Comment: Why China’s new coal mine moratorium matters

Right at the end of 2015, the head of China’s National Energy Agency made a hugely significant announcement: China will not approve any new coal mine projects for the next three years and will close down a thousand small mines.

Rewind back to 2013 and China’s coal industry, along with many very serious foreign experts, was projecting an increase in coal-burning of more than a billion tonnes by 2020, to 4.8 billion tonnes. With China’s coal consumption in decline for at least 18 months now, these kinds of projections should be consigned to the dustbin of history.

So what did the industry miss?

  • The growth in China’s electricity consumption has been fully covered by non-fossil energy since 2011 — an astonishing achievement given that electricity consumption increased by 20% over this period. Now non-fossil energy is starting to push existing coal out as well, with coal-fired power generation falling in 2014 and 2015.
  • China’s economic growth model, centred on debt-fuelled investment projects, started to run out of steam late last decade, and now demand for heavy industry products such as steel and cement has peaked as a result.
  • The air pollution crisis has emerged as a key driver of all policies that can tackle pollutant emissions from coal.

However, no-one can say the coal industry hasn’t put money where their mouth is.

Despite precipitous drops in 2014 and 2015, investment in coal mining last year was still reported at a whopping $60 billion, of which more than half likely went into expansion (based on the breakdown between maintenance and expansion expenditures in earlier years). Investment was still at 2010 level in 2015, and 2010 level was consistent with extremely rapid expansion.

The coal industry has continued to add new mines at breakneck pace; coal mining capacity was reported at 4.8 billion tonnes at the end of 2014, with a further 1.1 billion tonnes under construction. Output for 2015 will probably fall to around 3.6-3.7 billion tonnes, and even the China Coal Association thinks demand will fall further in 2016.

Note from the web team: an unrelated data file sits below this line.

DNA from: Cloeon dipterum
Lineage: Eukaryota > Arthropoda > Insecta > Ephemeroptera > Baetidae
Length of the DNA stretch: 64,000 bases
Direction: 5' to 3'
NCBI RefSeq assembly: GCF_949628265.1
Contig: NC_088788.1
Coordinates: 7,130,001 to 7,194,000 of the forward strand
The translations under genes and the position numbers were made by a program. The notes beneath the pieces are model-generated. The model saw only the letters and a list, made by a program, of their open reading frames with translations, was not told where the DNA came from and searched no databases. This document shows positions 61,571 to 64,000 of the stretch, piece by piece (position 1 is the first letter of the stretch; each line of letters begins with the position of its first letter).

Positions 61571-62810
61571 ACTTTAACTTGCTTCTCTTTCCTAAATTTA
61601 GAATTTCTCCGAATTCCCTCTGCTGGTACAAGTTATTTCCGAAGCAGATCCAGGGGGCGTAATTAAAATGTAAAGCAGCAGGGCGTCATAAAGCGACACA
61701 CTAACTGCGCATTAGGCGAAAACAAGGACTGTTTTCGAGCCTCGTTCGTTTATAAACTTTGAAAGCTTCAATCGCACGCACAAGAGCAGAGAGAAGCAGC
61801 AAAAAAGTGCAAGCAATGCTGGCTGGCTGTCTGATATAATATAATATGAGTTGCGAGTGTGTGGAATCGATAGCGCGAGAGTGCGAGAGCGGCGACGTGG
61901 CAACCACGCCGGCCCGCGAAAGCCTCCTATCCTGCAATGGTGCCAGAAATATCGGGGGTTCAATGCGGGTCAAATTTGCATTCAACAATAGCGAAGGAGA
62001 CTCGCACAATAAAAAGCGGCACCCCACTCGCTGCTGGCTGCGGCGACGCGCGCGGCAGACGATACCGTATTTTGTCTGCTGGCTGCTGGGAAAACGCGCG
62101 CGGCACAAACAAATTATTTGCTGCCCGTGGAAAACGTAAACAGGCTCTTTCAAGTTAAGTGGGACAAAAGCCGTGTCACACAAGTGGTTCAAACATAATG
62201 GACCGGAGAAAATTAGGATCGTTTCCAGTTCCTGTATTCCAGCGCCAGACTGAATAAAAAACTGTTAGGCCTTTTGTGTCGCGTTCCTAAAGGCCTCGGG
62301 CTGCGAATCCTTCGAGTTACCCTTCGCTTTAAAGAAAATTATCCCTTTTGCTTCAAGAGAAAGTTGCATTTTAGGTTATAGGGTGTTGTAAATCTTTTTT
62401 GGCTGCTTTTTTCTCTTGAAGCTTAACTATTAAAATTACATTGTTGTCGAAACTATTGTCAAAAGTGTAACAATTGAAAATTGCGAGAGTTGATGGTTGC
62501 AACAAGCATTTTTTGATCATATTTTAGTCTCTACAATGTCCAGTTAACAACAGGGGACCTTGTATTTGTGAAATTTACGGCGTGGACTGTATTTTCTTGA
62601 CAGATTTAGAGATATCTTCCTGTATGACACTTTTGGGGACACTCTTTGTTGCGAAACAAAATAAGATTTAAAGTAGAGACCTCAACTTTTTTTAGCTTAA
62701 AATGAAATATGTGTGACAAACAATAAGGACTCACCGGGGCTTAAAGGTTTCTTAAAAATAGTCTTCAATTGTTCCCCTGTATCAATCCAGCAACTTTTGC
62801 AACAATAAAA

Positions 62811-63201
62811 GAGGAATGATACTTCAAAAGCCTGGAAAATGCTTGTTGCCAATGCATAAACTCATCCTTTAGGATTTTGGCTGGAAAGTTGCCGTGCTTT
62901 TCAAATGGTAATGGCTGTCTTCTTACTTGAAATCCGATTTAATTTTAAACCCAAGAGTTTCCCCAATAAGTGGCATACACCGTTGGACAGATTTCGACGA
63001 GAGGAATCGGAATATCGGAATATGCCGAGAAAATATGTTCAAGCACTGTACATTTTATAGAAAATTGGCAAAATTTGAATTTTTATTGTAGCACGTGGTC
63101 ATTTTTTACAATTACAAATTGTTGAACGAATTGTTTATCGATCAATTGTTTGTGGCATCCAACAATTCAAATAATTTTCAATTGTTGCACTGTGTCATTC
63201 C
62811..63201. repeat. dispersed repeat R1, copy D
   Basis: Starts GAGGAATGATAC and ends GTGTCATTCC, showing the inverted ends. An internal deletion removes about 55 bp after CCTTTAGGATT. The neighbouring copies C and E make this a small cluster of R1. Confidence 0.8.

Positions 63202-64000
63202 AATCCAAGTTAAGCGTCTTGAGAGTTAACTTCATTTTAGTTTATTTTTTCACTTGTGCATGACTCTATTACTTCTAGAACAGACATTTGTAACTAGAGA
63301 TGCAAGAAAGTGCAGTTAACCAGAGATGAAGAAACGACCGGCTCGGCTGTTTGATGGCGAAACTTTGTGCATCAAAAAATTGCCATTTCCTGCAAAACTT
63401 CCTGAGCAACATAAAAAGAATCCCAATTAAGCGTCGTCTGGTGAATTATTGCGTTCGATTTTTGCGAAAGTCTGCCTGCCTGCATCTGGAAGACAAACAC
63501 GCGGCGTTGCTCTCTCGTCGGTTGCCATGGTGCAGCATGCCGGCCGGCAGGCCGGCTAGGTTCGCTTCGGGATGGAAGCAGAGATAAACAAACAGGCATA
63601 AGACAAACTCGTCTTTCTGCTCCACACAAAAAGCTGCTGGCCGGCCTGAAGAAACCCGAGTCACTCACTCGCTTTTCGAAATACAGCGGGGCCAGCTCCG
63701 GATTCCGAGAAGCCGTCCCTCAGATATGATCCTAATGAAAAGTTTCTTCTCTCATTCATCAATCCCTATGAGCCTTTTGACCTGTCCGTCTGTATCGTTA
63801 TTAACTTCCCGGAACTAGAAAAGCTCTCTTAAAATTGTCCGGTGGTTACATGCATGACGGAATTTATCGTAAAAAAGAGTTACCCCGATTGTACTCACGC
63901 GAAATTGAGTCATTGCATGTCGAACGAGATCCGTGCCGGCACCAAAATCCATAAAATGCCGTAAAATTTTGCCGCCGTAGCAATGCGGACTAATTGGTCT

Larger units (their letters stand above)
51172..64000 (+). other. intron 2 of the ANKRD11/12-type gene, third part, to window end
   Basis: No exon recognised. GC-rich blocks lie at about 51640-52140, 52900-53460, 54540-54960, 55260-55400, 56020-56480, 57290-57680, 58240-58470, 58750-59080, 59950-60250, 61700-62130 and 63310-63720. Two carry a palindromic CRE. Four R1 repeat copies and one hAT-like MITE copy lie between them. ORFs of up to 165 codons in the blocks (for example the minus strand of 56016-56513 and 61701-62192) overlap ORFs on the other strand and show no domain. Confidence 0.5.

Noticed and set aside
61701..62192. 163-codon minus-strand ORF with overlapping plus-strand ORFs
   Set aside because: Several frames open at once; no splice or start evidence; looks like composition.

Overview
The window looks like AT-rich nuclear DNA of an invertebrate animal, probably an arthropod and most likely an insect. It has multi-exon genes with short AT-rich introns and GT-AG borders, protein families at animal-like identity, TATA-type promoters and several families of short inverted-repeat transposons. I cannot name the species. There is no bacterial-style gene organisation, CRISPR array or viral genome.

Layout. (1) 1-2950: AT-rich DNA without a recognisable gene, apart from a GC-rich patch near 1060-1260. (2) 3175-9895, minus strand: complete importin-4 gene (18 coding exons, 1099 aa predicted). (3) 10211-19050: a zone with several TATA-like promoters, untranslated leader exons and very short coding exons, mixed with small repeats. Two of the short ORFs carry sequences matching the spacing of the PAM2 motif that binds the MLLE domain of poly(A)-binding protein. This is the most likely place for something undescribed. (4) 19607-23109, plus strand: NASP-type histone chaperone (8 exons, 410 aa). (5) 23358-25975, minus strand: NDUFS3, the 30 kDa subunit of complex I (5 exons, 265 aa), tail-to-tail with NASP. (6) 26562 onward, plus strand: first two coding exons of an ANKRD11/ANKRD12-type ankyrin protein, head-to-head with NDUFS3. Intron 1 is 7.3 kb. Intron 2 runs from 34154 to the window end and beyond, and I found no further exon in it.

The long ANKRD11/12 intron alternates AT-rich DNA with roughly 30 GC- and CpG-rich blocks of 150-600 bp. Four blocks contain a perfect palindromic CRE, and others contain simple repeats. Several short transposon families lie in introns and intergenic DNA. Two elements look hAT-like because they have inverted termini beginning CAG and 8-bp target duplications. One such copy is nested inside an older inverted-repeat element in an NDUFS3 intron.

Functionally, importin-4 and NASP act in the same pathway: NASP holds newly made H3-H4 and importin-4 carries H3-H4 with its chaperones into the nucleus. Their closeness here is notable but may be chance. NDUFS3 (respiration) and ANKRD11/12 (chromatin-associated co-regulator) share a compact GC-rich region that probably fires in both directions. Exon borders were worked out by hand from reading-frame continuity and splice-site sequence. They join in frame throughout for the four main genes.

So China has a huge overcapacity problem in coal mining. Just as in the case of coal-fired power plants, the industry got too used to the idea of everything growing at 10% forever. The government has also long seen investment projects not as a means to end but as an end in itself, a way to generate economic activity rather than as expenditure that should only be undertaken to respond to genuine demand.

China likes renewables. The UK, not so much.

A big deal

Given all this, the short-term, practical significance of a ban on new mining projects seems low — besides potentially avoiding tens of billions of dollars in wasted capital expenditure.

However, symbolically and politically, this is a big deal.

If in 2012 someone had come back from 2016 to tell us about this ban, most very serious people wouldn’t have believed it.

The really big deal is that banning new coal mines, in China, altogether, is no longer that big of a deal.

As China prepares its all-important 13th Five-Year Plan, the fact that the country’s top energy regulator seems to have accepted the reality that coal demand growth is not coming back is very significant.

When the billion-tonne coal use growth was being projected just a few years ago, most of this coal demand was to be met from large scale coal bases in the west, where gross capacity expansion was to be much more than one billion tonnes.

It was highlighted at the time that this was the biggest threat to the global climate. With approvals for new coal mines off the table, it seems likely that the new Five-Year Plan will need to abandon any further plans for western expansion.

In other words, China is actually starting to ‘keep it in the ground’.